To trait, or not to trait?

Whenever you implement a reusable collection of behavior, you will have to decide whether you want to use a trait or an abstract class. There is no firm rule, but this section contains a few guidelines to consider.

If the behavior will not be reused, then make it a concrete class. It is not reusable behavior after all.

If it might be reused in multiple, unrelated classes, make it a trait. Only traits can be mixed into different parts of the class hierarchy.

If you want to inherit from it in Java code, use an abstract class. Since traits with code do not have a close Java analog, it tends to be awkward to inherit from a trait in a Java class. Inheriting from a Scala class, meanwhile, is exactly like inheriting from a Java class. As one exception, a Scala trait with only abstract members translates directly to a Java interface, so you should feel free to define such traits even if you expect Java code to inherit from it. See Chapter 29 for more information on working with Java and Scala together.

If you plan to distribute it in compiled form, and you expect outside groups to write classes inheriting from it, you might lean towards using an abstract class. The issue is that when a trait gains or loses a member, any classes that inherit from it must be recompiled, even if they have not changed. If outside clients will only call into the behavior, instead of inheriting from it, then using a trait is fine.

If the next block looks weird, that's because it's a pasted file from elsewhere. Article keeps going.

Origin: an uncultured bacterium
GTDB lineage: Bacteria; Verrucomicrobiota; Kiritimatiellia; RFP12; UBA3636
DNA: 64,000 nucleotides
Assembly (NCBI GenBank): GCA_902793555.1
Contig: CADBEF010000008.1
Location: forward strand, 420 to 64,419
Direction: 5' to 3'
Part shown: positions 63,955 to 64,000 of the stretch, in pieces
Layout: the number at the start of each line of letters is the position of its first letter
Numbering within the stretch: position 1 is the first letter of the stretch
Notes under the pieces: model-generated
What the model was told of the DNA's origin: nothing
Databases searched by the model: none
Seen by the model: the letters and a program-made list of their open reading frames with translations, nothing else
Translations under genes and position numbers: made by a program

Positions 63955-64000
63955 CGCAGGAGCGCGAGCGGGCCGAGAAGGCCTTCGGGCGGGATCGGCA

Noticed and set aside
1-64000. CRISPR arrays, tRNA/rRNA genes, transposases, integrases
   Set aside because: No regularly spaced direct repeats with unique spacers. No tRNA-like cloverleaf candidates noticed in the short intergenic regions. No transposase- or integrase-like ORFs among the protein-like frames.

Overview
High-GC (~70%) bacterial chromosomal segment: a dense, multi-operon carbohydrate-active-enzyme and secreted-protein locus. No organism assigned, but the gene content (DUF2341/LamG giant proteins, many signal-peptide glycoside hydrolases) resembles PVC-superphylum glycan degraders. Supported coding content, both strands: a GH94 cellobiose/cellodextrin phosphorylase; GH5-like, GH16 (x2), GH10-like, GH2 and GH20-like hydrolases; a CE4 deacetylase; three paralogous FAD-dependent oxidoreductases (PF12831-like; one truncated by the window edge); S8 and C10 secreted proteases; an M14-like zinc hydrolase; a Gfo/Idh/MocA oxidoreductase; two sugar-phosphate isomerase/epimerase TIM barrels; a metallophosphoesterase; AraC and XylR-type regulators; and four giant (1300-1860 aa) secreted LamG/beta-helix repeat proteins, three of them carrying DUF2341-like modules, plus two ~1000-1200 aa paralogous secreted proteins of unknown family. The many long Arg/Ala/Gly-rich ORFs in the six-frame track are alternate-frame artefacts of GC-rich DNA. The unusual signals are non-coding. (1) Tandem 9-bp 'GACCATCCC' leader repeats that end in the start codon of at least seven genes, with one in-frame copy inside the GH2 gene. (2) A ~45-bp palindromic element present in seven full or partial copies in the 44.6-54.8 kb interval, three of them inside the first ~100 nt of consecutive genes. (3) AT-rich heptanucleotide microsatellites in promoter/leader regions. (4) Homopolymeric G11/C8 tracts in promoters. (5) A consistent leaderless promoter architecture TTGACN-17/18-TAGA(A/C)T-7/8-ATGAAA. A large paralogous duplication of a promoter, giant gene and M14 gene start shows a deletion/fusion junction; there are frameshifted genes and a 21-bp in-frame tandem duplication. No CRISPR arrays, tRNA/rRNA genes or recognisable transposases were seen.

If efficiency is very important, lean towards using a class. Most Java runtimes make a virtual method invocation of a class member a faster operation than an interface method invocation. Traits get compiled to interfaces and therefore may pay a slight performance overhead. However, you should make this choice only if you know that the trait in question constitutes a performance bottleneck and have evidence that using a class instead actually solves the problem.

If you still do not know, after considering the above, then start by making it as a trait. You can always change it later, and in general using a trait keeps more options open.

16 апреля   OOP   Traits

Python: Devide the number into random digits

Assume that we have an aim: divide a given number into defined number of random digits.The random digits must be equally distributed among all parts. So let’s try to write the code.

from random import randint

def devide_number(number, parts_number, allow_zero = False):
	Expand a given number into given number of digits.

	@param int $number Number
	@param int $parts_number Number of parts
	@param bool $allow_zero Let the function use zero in a result array

	@return bool|array
	if (parts_number > number):
		raise ValueError("Number of parts can't be higher than the number");

	parts = []
	number_rest = number

	for i in range(1, parts_number + 1):
		if (i == parts_number):
			new_number = randint(0, number_rest) if allow_zero else randint(1, (number_rest - (parts_number - i)) // 2)

		number_rest -= new_number

	return parts


int $number — the given number.
int $parts_number — a number of parts.
bool $allow_zero — allow to use zero in result list

The function returns a list of digits or raise exception in case parts_number more than number.


Dividing 20 into 5 digits

    [0] => 1
    [1] => 6
    [2] => 3
    [3] => 2
    [4] => 8

Dividing 143 into 7 digits

    [0] => 65
    [1] => 12
    [2] => 19
    [3] => 3
    [4] => 22
    [5] => 2
    [6] => 20
20 февраля   Function   Python